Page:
Sue Robb of 4Children talks to Julie Laughton and Alison Britton from the Department for Education about the role of childminders in delivering the 30 hours free entitlement.
UK’s health industries to benefit from £93m package of support
The investment includes £25.9 million from Round 3 of the Biomedical Catalyst and 29 companies and five universities will receive funding for projects including clinical trials to ‘repurpose’ a cancer drug that could be used to treat rheumatoid arthritis.
Academic researchers and universities can continue to apply for additional funding through the Technology Strategy Board and Medical Research Council (MRC) in Round 4 of the Biomedical Catalyst, which is now open.
In addition a new £38 million National Biologics Manufacturing Centre (NBMC) will be based in Darlington. The centre, being funded through investment announced as part of the life sciences strategy, will be a national base for the manufacturing of biological medicines such as antibodies and vaccines.
To complete the package of support, a further £29.3 million of investment in healthcare innovation has been announced through three Technology Strategy Board led funding competitions. These will support businesses in areas such as stratified medicine and regenerative medicine.
David Willetts, universities and science minister, said that the UK has to invest in new technologies in order for it to maintain its position as a world leader for innovation.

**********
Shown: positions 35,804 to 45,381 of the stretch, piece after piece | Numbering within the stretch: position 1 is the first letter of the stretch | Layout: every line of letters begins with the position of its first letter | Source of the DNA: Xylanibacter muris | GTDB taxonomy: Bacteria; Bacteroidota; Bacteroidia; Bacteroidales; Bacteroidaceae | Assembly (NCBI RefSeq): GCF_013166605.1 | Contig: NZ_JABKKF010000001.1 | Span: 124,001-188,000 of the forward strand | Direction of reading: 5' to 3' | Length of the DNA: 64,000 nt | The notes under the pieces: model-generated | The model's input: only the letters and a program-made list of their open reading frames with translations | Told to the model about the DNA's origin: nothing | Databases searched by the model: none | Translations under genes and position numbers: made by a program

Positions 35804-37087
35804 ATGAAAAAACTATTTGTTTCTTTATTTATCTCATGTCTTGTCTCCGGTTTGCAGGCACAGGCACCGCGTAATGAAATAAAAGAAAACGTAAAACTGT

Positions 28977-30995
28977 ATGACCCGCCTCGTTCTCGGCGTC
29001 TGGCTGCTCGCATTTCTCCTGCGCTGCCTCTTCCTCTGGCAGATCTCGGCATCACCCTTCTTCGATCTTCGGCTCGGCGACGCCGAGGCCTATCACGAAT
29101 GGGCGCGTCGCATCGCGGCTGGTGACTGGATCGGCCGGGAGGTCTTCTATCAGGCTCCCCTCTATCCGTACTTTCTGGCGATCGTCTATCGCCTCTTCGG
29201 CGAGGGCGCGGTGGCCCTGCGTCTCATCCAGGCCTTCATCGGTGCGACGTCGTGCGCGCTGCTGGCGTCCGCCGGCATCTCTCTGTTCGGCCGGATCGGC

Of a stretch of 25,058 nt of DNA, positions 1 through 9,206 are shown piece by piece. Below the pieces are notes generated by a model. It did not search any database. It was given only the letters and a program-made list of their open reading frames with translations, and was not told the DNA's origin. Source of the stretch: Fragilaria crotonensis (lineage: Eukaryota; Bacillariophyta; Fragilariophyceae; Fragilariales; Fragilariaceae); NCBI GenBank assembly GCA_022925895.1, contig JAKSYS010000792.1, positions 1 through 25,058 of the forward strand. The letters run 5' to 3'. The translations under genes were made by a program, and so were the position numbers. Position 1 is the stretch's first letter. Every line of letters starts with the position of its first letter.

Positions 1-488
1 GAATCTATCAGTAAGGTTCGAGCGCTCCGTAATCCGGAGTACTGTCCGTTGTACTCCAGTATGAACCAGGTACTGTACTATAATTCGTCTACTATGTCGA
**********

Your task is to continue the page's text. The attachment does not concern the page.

“The biomedical industry is a fast moving, high growth sector and the Catalyst has proven to be extremely successful in supporting new business ideas. This investment further drives forward our life sciences strategy.
“The new National Biologics Manufacturing Centre will significantly increase the UK’s manufacturing capability in biologics, keeping us ahead in the global race and strengthening the UK’s position as the location of choice for life sciences companies,” he added.
The Technology Strategy Board is continuing to invest in a range of innovative businesses. Working alongside the Department for Health, £7.3 million will be invested in four companies looking to develop personalised approaches to healthcare, known as stratified medicine. This will allow patients to be assessed quickly, effectively and be given the correct treatment for their condition.
Five businesses will received a share of £5.6 million to develop new diagnostic tests for Tuberculosis. These will allow healthcare staff to get rapid results when testing and has resulted in an additional £2.9 million in private sector investment.
And an £8.4 million investment has also been made by the Technology Strategy Board in seven companies and business-led consortiums exploring healthcare solutions in regenerative medicine and cell therapy.
In total these projects alone are worth £29.3 million of investment to the industry.